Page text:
An Old-Fashioned Girl

Front Cover
Little, Brown Books for Young Readers, Feb 28, 2009 - Juvenile Fiction - 352 pages
4 Reviews
Polly's friendship with the wealthy Shaws of Boston helps them to build a new life and teaches her the truth about the relationship between happiness and riches.
 

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Wonderfully Morally

User Review  - dm1995 - Borders

This book was nice. It wasn't wonderful, but it past my expectations. It's not the kind of book that you can't put down, but it has the potential to be. An Old-Fashioned Girl is so moral and I do ... Read full review

I love this book!

User Review  - Colleen1983 - Borders

When I first purchased this book, I was around 14 years old. I had begun it, and become bored, eventually sticking it in the back of closet. 2 years later, I was bored, and this book was worth a try ... Read full review

Contents

PREFACE
Polly Arrives
New Fashions
Pollys Troubles
Little Things
Scrapes
Grandma
Goodby
needles and Tongues
Forbidden Fruit
The Sunny Side
Nipped in the Bud
Breakers Ahead
A Dress Parade
Playing Grandmother
The Woman Who Did Not Dare

Six years Afterward
Lessons
Brothers and Sisters
Toms Success
Copyright

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About the author (2009)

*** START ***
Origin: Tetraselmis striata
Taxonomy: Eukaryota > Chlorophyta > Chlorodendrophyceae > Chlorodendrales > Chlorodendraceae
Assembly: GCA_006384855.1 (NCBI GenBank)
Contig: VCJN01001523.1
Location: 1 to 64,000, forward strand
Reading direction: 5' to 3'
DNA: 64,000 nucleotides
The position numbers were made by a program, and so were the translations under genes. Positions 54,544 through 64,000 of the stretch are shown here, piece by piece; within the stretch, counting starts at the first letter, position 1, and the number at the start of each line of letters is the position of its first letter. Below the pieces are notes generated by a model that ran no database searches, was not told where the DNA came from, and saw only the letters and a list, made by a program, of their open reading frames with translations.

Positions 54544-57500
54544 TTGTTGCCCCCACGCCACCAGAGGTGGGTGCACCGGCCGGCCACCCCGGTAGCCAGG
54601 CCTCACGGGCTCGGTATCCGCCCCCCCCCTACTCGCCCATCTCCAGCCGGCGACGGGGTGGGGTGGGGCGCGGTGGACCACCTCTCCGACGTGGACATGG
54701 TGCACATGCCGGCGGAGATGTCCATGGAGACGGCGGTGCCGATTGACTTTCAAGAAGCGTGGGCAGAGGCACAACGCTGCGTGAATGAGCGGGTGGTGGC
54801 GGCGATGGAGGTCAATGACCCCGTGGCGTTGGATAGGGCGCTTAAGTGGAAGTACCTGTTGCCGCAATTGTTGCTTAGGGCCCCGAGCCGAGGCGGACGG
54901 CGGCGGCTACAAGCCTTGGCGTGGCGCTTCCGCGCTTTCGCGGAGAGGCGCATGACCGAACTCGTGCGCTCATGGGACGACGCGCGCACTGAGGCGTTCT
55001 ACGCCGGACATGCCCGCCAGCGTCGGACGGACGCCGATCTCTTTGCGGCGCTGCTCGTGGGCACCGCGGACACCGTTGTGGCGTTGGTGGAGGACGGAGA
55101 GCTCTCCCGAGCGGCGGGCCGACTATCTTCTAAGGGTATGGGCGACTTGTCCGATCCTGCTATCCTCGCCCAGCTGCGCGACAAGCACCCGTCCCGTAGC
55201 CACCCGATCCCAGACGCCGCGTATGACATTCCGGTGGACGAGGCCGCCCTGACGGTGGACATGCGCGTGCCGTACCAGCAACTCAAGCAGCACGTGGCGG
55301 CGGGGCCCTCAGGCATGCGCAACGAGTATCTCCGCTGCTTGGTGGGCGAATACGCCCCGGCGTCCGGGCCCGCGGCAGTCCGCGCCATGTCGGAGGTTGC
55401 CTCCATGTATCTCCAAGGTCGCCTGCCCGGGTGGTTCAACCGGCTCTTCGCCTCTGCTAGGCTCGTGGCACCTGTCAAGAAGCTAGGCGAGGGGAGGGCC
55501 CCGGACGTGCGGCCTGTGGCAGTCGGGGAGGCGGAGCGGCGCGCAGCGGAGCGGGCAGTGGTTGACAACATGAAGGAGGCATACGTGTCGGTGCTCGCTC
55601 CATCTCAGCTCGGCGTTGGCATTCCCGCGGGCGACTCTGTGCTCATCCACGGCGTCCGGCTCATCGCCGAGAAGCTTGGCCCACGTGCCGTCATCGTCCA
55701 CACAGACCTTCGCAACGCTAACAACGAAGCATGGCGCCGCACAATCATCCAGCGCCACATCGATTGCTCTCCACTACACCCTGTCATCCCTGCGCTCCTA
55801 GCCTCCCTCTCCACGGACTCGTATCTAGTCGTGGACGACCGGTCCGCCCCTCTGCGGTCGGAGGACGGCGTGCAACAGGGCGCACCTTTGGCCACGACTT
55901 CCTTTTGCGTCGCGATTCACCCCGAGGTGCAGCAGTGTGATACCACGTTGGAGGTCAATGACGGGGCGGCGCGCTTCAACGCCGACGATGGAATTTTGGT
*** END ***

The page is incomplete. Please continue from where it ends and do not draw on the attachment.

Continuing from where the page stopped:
Louisa May Alcott was born in Germantown, Pennsylvania, in 1832. Two years later, she moved with her family to Boston and in 1840 to Concord, which was to remain her family home for the rest of her life. Her father, Bronson Alcott, was a transcendentalist and friend of Ralph Waldo Emerson and Henry David Thoreau. Alcott early realized that her father could not be counted on as sole support of his family, and so she sacrificed much of her own pleasure to earn money by sewing, teaching, and churning out potboilers. Her reputation was established with Hospital Sketches (1863), which was an account of her work as a volunteer nurse in Washington, D.C. Alcott's first works were written for children, including her best-known Little Women (1868--69) and Little Men: Life at Plumfield with Jo's Boys (1871). Moods (1864), a "passionate conflict," was written for adults. Alcott's writing eventually became the family's main source of income. Throughout her life, Alcott continued to produce highly popular and idealistic literature for children. An Old-Fashioned Girl (1870), Eight Cousins (1875), Rose in Bloom (1876), Under the Lilacs (1878), and Jack and Jill (1881) enjoyed wide popularity. At the same time, her adult fiction, such as the autobiographical novel Work: A Story of Experience (1873) and A Modern Mephistopheles (1877), a story based on the Faust legend, shows her deeper concern with such social issues as education, prison reform, and women's suffrage. She realistically depicts the problems of adolescents and working women, the difficulties of relationships between men and women, and the values of the single woman's life.

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